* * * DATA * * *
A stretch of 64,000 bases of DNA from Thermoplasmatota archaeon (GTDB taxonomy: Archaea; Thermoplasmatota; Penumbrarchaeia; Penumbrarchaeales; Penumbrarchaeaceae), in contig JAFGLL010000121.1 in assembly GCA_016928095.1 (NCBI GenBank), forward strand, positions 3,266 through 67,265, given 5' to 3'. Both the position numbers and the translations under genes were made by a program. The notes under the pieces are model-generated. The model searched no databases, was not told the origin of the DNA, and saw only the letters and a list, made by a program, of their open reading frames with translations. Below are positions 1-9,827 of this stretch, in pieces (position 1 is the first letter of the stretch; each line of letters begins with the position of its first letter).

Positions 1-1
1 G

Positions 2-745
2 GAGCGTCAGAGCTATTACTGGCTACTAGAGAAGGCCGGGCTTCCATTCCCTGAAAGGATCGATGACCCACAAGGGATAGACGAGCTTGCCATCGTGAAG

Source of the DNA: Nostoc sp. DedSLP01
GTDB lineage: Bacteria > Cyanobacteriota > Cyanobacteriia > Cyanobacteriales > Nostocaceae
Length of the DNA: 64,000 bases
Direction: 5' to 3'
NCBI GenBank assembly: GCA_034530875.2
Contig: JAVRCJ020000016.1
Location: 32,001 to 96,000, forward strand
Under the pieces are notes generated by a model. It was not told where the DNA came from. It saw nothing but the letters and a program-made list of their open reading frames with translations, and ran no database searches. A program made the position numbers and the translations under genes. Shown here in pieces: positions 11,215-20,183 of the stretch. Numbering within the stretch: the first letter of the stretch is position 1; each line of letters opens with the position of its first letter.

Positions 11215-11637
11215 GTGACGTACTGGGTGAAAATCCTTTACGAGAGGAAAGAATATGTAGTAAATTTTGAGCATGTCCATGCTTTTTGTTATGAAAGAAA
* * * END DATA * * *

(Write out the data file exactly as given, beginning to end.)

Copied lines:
A stretch of 64,000 bases of DNA from Thermoplasmatota archaeon (GTDB taxonomy: Archaea; Thermoplasmatota; Penumbrarchaeia; Penumbrarchaeales; Penumbrarchaeaceae), in contig JAFGLL010000121.1 in assembly GCA_016928095.1 (NCBI GenBank), forward strand, positions 3,266 through 67,265, given 5' to 3'. Both the position numbers and the translations under genes were made by a program. The notes under the pieces are model-generated. The model searched no databases, was not told the origin of the DNA, and saw only the letters and a list, made by a program, of their open reading frames with translations. Below are positions 1-9,827 of this stretch, in pieces (position 1 is the first letter of the stretch; each line of letters begins with the position of its first letter).

Positions 1-1
1 G

Positions 2-745
2 GAGCGTCAGAGCTATTACTGGCTACTAGAGAAGGCCGGGCTTCCATTCCCTGAAAGGATCGATGACCCACAAGGGATAGACGAGCTTGCCATCGTGAAG

Source of the DNA: Nostoc sp. DedSLP01
GTDB lineage: Bacteria > Cyanobacteriota > Cyanobacteriia > Cyanobacteriales > Nostocaceae
Length of the DNA: 64,000 bases
Direction: 5' to 3'
NCBI GenBank assembly: GCA_034530875.2
Contig: JAVRCJ020000016.1
Location: 32,001 to 96,000, forward strand
Under the pieces are notes generated by a model. It was not told where the DNA came from. It saw nothing but the letters and a program-made list of their open reading frames with translations, and ran no database searches. A program made the position numbers and the translations under genes. Shown here in pieces: positions 11,215-20,183 of the stretch. Numbering within the stretch: the first letter of the stretch is position 1; each line of letters opens with the position of its first letter.

Positions 11215-11637
11215 GTGACGTACTGGGTGAAAATCCTTTACGAGAGGAAAGAATATGTAGTAAATTTTGAGCATGTCCATGCTTTTTGTTATGAAAGAAA